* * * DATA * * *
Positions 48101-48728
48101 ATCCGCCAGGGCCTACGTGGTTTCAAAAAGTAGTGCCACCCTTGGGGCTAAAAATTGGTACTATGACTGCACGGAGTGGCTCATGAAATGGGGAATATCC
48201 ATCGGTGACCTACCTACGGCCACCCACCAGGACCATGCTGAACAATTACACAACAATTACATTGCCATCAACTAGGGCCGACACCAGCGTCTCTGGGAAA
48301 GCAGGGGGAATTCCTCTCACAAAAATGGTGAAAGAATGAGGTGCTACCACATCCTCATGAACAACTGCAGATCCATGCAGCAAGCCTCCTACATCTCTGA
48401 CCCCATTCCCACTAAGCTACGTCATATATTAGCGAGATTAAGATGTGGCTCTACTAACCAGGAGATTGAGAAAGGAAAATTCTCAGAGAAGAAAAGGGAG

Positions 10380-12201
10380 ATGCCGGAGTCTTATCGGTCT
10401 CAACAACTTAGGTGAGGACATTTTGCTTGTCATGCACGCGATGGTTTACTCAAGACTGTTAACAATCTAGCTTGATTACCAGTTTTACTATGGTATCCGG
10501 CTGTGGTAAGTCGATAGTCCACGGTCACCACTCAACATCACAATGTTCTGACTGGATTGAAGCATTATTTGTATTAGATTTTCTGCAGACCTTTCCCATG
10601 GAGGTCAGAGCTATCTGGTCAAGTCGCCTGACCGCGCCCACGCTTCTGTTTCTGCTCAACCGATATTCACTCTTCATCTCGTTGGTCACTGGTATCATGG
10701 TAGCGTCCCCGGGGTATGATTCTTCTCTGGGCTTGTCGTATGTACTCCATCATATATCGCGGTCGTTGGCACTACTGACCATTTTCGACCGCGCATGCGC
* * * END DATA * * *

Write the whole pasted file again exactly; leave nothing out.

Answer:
Positions 48101-48728
48101 ATCCGCCAGGGCCTACGTGGTTTCAAAAAGTAGTGCCACCCTTGGGGCTAAAAATTGGTACTATGACTGCACGGAGTGGCTCATGAAATGGGGAATATCC
48201 ATCGGTGACCTACCTACGGCCACCCACCAGGACCATGCTGAACAATTACACAACAATTACATTGCCATCAACTAGGGCCGACACCAGCGTCTCTGGGAAA
48301 GCAGGGGGAATTCCTCTCACAAAAATGGTGAAAGAATGAGGTGCTACCACATCCTCATGAACAACTGCAGATCCATGCAGCAAGCCTCCTACATCTCTGA
48401 CCCCATTCCCACTAAGCTACGTCATATATTAGCGAGATTAAGATGTGGCTCTACTAACCAGGAGATTGAGAAAGGAAAATTCTCAGAGAAGAAAAGGGAG

Positions 10380-12201
10380 ATGCCGGAGTCTTATCGGTCT
10401 CAACAACTTAGGTGAGGACATTTTGCTTGTCATGCACGCGATGGTTTACTCAAGACTGTTAACAATCTAGCTTGATTACCAGTTTTACTATGGTATCCGG
10501 CTGTGGTAAGTCGATAGTCCACGGTCACCACTCAACATCACAATGTTCTGACTGGATTGAAGCATTATTTGTATTAGATTTTCTGCAGACCTTTCCCATG
10601 GAGGTCAGAGCTATCTGGTCAAGTCGCCTGACCGCGCCCACGCTTCTGTTTCTGCTCAACCGATATTCACTCTTCATCTCGTTGGTCACTGGTATCATGG
10701 TAGCGTCCCCGGGGTATGATTCTTCTCTGGGCTTGTCGTATGTACTCCATCATATATCGCGGTCGTTGGCACTACTGACCATTTTCGACCGCGCATGCGC